Ministry of higher and secondary special education



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Questions

1. Why would anybody fly with a major carrier, if the low-cost carriers are so much

cheaper?

2. What type of pricing do low-cost carriers use?

3. Why would an airport charge a low-cost airline less than they would a major carrier?

4. How might a major carrier compete against a low-cost airline flying the same route?

5. How does value for money fit into the air travel industry?

CASE STUDY # 8: AVON COSMETICS
When book salesman David McConnell began giving away small vials of perfume as sweeteners for his customers, he did not realise what a huge empire he was laying the foundations for. He soon realised that people were more interested in the per-fumes than they were in the books – so he started the California Perfume Companyin 1886, selling perfumes door-to-door. In 1939 the company became Avon.

In 1958 the first Avon ladies appeared in Britain, immaculately dressed and made-up, and began knocking on the doors of suburban homes, selling cosmetics to housewives who were unable to get out to the shops, or whose villages and towns lacked shops with a reasonable selection of cosmetics. The Avon ladies sold cosmetics and also recruited new salespeople, so the company grew with all the power of a chain letter.

Currently Avon sells over 7500 products in 25 languages, throughout 143 countries, employing 4.4 million salespeople. In 2003 the company turned over $6.8billion worldwide and made $534.6 million in profits. The UK market share is second only to Boots, making the company a profit of £326 million in 2002. This is approaching the same level as competitor L’Oréal’s entire UK turnover (£443 mil-lion in 2001).

The success of Avon is not based on the cosmetics themselves: the cosmetics are good, but nothing special, and the packaging ranges from the dowdy to the garish. The corporate image is not exactly up market either: firms such as L’Oréaland Olay regard Avon as something of a joke, perhaps because of its direct selling approach, which puts it in the same class as double-glazing and door-to-door brush salesmen in some people’s eyes. However, Avon products end up in some surprising handbags: fashion writers and film stars use the products, just a few of the one in three women in Britain who use Avon products. Avon has no presence on the high street: the products are sold only through its 160 000 Avon ladies, who still travel round selling to customers in their own homes. For this is the real strength of Avon: it distributes its products directly to people’s homes, which caters for the house bound, the housewives with small children, those who live too far from the shops, those who have too little time to go and shop. It is the distribution method which overcomes all the other drawbacks. Recently the company has diversified its distribution onto the Internet, so customers can order on-line, but it is still the door-to-door ‘Avon ladies’ who are the backbone of the company.

In Iceland, Avon ladies traverse glaciers with the products in backpacks; in South America, they kayak up the Amazon and barter the cosmetics for gold nuggets, food or wood (two dozen eggs buys a Bart Simpson deodorant). In Turkey, one woman who had lost everything in an earthquake rebuilt her family’s wealth single-handedly by selling Avon from tent to tent in the refugee camp. In Milton Keynes, Avon’s top saleslady delivers the cosmetics from a specially adapted bicycle. Avon also runs a website for transsexuals and transvestites. For obvious reasons, these individuals have a desperate need for make-up experts who can advise them in their own homes. Alice, a transvestite who has become an Avon lady, says‘ A von’s services are priceless to those who are still too shy to buy make-up on the high street. Men just beginning to wear make-up have less idea of what to use than a young girl who might be just starting to use cosmetics.’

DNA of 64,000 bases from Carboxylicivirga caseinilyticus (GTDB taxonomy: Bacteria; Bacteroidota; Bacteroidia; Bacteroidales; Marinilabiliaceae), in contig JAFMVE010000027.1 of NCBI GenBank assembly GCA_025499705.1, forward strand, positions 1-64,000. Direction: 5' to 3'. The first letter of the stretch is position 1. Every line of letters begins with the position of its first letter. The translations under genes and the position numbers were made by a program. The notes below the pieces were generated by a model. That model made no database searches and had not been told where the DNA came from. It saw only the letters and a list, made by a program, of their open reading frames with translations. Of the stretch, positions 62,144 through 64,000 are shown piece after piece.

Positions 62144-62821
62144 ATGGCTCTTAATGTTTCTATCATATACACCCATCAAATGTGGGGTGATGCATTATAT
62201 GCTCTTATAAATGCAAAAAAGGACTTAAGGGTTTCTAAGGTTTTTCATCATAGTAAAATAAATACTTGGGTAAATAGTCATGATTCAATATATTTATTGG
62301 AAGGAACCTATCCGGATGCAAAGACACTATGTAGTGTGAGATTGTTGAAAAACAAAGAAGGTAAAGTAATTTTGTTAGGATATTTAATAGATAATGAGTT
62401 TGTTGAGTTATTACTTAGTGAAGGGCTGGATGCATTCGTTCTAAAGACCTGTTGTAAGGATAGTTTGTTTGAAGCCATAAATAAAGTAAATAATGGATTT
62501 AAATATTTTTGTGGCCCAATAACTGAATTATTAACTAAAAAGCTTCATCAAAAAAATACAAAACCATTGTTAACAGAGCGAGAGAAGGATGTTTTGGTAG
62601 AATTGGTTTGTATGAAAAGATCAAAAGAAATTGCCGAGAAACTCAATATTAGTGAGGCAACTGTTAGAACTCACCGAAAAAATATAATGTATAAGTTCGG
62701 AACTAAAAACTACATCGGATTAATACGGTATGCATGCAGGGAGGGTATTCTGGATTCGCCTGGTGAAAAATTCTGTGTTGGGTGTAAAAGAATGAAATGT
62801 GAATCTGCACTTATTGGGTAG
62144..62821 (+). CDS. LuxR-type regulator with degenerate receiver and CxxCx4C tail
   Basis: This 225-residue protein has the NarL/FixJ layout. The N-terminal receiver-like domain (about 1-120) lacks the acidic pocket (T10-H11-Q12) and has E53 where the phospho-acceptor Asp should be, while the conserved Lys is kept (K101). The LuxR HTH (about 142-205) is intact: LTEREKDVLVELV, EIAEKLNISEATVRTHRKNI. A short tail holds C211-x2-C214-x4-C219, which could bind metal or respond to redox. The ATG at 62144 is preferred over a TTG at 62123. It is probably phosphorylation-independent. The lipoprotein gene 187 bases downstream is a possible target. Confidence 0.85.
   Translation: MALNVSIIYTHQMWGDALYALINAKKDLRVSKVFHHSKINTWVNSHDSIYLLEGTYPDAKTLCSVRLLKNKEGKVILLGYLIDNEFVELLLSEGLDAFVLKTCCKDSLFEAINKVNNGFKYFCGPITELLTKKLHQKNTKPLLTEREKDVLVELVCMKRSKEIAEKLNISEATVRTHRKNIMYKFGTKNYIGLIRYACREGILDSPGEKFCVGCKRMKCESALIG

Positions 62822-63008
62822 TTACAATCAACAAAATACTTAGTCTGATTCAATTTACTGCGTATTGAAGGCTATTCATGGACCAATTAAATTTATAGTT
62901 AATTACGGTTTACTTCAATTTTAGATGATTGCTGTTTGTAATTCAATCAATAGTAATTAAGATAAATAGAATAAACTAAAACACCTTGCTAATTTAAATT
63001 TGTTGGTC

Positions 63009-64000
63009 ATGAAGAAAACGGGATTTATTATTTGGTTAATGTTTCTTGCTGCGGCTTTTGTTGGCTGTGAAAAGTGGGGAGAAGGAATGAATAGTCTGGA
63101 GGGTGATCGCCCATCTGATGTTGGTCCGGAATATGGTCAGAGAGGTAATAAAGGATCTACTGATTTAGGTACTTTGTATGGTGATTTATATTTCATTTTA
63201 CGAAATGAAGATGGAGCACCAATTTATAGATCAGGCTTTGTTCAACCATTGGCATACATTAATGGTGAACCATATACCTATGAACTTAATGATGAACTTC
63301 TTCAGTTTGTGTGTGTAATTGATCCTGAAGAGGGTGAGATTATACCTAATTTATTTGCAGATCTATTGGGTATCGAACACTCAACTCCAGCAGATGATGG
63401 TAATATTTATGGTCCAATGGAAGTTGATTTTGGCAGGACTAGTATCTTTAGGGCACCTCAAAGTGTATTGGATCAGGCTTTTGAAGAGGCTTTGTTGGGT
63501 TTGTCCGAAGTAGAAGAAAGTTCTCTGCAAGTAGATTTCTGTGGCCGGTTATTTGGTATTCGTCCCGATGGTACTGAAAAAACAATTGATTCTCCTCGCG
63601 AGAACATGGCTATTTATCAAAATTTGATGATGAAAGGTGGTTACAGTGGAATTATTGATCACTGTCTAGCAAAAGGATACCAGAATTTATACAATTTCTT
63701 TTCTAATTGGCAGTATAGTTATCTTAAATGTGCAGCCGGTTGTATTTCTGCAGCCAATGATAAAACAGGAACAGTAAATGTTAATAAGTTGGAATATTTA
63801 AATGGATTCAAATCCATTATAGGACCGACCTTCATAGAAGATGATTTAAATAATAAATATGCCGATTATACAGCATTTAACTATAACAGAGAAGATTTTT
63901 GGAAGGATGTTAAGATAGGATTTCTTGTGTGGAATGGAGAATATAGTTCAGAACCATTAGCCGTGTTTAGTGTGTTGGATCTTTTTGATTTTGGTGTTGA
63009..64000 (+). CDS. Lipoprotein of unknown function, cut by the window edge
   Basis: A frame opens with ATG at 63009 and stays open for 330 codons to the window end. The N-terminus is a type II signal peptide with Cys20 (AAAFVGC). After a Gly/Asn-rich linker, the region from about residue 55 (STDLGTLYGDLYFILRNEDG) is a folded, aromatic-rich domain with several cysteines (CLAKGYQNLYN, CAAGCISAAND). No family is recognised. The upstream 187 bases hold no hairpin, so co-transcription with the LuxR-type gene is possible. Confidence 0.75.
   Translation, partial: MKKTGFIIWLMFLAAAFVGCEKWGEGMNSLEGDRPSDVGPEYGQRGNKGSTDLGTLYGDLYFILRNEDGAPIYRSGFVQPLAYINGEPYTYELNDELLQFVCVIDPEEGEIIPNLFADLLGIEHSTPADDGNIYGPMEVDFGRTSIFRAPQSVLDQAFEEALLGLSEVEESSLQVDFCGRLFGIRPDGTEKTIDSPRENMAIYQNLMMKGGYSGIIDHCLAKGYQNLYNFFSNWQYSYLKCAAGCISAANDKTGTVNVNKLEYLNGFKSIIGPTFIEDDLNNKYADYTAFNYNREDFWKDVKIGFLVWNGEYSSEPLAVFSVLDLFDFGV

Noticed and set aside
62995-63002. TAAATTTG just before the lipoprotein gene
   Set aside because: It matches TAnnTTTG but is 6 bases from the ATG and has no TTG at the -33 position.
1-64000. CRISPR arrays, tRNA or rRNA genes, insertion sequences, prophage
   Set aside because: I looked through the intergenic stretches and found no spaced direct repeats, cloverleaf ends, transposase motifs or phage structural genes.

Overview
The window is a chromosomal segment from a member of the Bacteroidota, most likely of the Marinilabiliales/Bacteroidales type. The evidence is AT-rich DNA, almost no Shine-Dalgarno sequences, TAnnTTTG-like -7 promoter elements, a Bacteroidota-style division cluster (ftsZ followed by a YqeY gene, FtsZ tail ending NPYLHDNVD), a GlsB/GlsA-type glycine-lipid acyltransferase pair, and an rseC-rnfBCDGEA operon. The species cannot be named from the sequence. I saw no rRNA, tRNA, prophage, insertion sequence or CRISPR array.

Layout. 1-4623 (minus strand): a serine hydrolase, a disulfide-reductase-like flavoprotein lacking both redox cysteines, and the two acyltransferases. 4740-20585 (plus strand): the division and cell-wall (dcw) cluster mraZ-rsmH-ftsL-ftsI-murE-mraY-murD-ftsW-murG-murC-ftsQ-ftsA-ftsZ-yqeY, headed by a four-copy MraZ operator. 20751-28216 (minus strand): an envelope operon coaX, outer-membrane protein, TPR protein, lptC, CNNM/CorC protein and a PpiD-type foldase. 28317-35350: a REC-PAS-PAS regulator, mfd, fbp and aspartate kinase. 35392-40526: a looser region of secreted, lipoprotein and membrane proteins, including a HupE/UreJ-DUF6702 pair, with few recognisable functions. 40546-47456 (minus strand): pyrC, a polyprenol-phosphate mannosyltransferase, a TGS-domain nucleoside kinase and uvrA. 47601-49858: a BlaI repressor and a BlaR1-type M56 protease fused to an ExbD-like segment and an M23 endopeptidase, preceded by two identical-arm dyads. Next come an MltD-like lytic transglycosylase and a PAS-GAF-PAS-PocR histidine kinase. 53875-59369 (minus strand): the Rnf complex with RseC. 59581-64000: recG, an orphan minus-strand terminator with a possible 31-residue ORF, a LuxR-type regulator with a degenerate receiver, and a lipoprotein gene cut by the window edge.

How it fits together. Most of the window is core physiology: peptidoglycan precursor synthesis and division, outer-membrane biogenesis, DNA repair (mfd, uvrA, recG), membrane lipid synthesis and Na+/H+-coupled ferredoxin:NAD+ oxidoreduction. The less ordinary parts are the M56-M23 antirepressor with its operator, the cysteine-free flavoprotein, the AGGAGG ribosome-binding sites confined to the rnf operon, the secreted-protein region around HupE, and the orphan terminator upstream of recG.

The sales cycle for Avon is three weeks. At the beginning of the period, a new brochure is issued and is delivered by hand to each customer. The sales lady collects the orders, then posts or e-mails them to Avon. One week later the products are delivered, and the representative then delivers the products, collects the money, and sends Avon its cut. Top Avon sales ladies are rumoured to earn around£30 000 a year, but most earn less – frequently they are themselves limited in their career possibilities by location, by children, or by husbands’ working patterns. Avon offers them the flexibility to work around their other commitments. Having said that, Avon is regularly included in ‘top 100 companies to work for’ lists, and has many employees with 40 years’ service or more. Perhaps the greatest success story in the company is Sandy Mount ford, who joined the company as a sales rep at age 34 and was UK president of the company 16 years later.

Avon has a commitment to women. The company employs women, empowers women who may otherwise have no way of earning their own money, and supports women’s causes. In 2003, Avon contributed $300 million in total to breast-cancer research, and the company aims to go even further. Susan Kropf, the company president of Avon, says, ‘We aim to create the world’s largest-ever foundation for women’. Shareholders are happy about this – after all, the company’s earnings in2003 rose 25% on the previous year, and the dividends set new records. Within the UK, competitors L’Oréal and Boots might regard Avon as something of a joke, but the joke is on them. Avon’s unusual approach to distribution has meant that Avon UK has a faster-growing turnover and greater profitability than either of its competitors, despite running virtually no advertising and having no shops. Perhaps there is more to distribution than would at first appear.


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